Furthermore, Greenway correctly points
out that 'The commentaries on these texts (Genesis) almost exclusively emphasize
how glorious it is to be human. They stress the hierarchy within creation.
Repeatedly they remind humans that only they are created in God's image, that
only they have been given dominion and told to subdue the earth, that only they
are directly addressed by God, and that only they have speech and the right to
name all other creatures. But amidst all the exegetical energy bent on
glorifying humanity, a pivotal theological teaching is neglected: that all life
is sacred, and that we are to love all creatures.'[xii]
Commenting on the view that 'humans are
elevated over the rest of creation by being formed in the image of God',
Greenway points out, 'The primary hierarchical division in Genesis is not
between us and the rest of creation; it is between God and creation. True
dominion lies not in us, but in God. If we are rightly to understand how to
exercise our dominion, we must strive to imitate and understand God's dominion.'
A quick mention should also be made of
the Noah's Ark story. No matter whether we view it as historical fact or myth,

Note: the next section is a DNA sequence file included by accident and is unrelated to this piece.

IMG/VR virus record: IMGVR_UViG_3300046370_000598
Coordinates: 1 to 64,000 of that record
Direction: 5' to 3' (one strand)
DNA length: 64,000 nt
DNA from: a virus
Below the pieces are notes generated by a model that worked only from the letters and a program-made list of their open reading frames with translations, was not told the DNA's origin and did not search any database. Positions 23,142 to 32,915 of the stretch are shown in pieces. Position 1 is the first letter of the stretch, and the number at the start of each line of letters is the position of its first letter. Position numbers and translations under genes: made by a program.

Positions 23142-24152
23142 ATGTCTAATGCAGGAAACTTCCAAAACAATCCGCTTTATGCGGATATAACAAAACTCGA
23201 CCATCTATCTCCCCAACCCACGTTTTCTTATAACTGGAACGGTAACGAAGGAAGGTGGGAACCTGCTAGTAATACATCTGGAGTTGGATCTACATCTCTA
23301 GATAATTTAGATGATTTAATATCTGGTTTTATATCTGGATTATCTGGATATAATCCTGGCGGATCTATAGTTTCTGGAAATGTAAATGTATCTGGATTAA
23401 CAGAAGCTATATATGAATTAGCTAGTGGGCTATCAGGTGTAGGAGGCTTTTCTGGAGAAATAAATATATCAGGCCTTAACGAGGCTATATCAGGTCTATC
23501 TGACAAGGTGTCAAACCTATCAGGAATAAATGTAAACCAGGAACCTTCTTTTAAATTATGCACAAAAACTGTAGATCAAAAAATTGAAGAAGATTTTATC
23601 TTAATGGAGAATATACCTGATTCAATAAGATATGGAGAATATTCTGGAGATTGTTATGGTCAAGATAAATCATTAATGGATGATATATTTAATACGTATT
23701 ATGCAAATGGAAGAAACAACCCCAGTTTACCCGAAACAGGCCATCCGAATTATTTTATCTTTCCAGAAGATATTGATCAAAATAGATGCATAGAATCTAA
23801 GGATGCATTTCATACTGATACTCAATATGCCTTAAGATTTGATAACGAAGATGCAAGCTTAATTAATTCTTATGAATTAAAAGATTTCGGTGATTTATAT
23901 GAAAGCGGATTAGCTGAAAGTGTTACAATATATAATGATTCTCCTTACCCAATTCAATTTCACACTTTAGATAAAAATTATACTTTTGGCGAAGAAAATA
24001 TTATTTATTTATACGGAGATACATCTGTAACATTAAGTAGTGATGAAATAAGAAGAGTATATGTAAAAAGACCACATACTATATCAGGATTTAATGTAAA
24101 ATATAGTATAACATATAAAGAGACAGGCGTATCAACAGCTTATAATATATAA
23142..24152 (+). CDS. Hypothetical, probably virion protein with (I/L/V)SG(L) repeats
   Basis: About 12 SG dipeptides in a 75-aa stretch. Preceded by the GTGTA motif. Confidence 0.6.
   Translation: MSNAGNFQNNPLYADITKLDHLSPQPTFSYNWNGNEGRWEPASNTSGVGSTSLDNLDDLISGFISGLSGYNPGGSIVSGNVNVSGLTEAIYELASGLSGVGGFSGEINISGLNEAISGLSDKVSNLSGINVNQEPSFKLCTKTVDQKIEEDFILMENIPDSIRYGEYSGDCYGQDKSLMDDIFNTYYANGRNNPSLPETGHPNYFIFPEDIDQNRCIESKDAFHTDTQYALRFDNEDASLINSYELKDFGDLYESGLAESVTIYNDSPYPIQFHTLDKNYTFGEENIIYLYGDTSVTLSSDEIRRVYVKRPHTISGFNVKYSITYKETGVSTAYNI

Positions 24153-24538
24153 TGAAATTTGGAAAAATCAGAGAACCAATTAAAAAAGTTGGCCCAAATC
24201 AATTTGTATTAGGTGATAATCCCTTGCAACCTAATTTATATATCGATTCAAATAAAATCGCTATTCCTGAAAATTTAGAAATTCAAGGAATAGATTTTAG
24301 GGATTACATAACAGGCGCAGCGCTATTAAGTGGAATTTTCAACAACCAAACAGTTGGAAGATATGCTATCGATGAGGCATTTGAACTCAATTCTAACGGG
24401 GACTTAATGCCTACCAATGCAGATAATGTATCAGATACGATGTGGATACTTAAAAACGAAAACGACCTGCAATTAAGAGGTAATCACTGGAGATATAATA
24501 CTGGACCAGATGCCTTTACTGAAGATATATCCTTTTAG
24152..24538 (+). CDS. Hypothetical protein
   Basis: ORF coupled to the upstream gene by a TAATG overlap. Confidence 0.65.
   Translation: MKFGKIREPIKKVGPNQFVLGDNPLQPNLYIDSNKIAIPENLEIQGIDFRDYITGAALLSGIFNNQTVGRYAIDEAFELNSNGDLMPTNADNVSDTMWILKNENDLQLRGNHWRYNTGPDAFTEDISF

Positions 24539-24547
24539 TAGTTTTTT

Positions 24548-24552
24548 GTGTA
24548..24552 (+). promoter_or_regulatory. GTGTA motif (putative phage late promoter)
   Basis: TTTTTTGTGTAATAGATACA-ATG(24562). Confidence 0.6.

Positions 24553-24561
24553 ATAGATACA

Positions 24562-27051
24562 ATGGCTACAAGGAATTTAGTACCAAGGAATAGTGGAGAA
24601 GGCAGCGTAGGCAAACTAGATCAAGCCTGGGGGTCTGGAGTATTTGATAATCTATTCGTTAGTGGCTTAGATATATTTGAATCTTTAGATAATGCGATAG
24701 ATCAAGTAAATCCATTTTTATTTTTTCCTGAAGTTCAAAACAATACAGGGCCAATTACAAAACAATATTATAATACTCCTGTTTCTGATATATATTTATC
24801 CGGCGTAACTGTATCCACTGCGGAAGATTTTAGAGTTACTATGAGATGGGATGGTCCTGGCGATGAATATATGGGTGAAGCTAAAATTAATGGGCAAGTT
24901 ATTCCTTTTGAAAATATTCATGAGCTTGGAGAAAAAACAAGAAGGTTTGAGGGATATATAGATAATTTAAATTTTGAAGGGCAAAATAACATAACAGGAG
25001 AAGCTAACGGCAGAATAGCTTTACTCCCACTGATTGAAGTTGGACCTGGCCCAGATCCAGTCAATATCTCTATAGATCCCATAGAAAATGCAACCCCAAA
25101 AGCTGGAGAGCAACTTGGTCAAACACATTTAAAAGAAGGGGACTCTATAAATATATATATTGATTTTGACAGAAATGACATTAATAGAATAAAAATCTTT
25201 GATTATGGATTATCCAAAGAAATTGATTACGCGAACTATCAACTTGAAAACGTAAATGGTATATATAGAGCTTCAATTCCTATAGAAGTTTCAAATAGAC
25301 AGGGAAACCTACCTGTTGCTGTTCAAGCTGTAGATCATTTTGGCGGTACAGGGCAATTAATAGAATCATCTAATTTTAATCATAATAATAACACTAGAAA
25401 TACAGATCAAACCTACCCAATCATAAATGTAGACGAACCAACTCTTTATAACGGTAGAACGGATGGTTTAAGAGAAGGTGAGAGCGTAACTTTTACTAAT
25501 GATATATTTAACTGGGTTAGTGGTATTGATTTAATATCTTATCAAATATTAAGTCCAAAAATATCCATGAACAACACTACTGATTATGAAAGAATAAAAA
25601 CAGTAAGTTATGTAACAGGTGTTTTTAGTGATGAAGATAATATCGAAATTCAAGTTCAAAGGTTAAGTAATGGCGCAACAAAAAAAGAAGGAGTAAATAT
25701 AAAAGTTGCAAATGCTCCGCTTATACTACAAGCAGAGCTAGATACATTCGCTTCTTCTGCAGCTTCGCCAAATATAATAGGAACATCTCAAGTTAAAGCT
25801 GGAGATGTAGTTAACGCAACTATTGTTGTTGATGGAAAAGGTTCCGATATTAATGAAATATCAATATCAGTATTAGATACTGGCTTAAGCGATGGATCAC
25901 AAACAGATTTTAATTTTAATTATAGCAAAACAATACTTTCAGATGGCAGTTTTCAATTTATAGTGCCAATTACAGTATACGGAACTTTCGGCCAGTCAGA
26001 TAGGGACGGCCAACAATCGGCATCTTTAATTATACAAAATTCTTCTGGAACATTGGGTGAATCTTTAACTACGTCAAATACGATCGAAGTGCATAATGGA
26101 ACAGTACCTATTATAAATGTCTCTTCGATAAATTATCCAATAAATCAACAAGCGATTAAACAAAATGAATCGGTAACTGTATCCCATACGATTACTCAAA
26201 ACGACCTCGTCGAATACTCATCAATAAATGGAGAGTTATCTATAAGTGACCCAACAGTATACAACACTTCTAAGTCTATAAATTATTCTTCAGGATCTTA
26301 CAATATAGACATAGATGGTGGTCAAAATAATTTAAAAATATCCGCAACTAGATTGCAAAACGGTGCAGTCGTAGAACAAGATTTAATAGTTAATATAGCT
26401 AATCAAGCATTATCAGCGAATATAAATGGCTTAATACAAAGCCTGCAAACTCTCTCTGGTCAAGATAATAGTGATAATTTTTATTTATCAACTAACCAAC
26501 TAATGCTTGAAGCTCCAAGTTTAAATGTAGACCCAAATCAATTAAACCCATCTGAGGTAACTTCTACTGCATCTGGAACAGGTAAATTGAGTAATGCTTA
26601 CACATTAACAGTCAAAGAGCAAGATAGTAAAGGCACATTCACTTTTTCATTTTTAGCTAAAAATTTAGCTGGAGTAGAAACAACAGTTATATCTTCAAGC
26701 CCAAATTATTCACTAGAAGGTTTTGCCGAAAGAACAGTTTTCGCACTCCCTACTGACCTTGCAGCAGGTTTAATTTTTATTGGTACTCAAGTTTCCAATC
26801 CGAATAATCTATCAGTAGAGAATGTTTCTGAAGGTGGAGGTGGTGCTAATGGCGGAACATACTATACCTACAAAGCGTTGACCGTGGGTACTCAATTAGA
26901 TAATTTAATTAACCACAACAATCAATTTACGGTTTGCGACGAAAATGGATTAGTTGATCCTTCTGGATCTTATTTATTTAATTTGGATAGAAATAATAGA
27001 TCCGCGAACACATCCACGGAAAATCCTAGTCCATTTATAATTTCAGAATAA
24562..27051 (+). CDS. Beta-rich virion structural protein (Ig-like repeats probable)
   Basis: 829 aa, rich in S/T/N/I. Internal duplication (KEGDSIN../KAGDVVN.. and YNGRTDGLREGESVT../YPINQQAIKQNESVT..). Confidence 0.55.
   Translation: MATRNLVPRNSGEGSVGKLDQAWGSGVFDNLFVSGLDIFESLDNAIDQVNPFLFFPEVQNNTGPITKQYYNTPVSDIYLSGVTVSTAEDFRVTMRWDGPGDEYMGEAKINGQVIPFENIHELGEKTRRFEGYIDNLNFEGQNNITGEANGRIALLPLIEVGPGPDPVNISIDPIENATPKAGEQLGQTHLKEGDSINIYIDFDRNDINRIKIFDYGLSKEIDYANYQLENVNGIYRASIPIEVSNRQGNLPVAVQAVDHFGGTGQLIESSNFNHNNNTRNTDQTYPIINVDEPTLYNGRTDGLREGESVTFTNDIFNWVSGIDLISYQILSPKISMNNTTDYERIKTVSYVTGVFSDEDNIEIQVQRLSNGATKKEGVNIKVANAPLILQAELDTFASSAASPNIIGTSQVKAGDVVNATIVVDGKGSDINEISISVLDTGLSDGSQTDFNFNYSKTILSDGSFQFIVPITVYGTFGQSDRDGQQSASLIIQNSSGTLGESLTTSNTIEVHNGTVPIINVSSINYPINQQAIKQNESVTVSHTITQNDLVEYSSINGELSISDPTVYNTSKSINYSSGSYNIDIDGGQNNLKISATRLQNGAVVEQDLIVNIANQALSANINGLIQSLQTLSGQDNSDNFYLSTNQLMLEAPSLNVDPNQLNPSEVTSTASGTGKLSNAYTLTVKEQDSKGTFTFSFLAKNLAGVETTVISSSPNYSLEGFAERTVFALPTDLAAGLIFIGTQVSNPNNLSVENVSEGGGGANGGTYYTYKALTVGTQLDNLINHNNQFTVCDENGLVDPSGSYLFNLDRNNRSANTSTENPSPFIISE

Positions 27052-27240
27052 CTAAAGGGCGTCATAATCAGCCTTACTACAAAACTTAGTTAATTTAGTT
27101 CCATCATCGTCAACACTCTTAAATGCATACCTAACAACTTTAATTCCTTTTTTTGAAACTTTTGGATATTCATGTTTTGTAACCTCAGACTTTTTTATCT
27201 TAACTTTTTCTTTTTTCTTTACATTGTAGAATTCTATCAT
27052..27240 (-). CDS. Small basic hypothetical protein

the writer makes clear that the god of Judaism and Christianity cares deeply
about animals. Any Christian who dismisses the Noah's Ark account as
insignificant and meaningless (and many do) must ask themselves honestly why
they are not equally dismissive of the two above-mentioned passages of Genesis.
Food for thought.
All of this shows that there is no
justification, either biblical nor in early Christian tradition, for humankind's
continued exploitation and extermination of animals. If there is no
justification, and our treatment of animals is clearly an ethical wrong, then
the Christian churches and communities have a moral duty to speak out against
such abuse, both in word and deed. Those churches and communities are, in the
end, nothing more --and nothing less --than groups of individuals, each with the power to make life
better for our fellow animals.
There are several things that you,
the reader, can do:
1) Write to the highest authorities of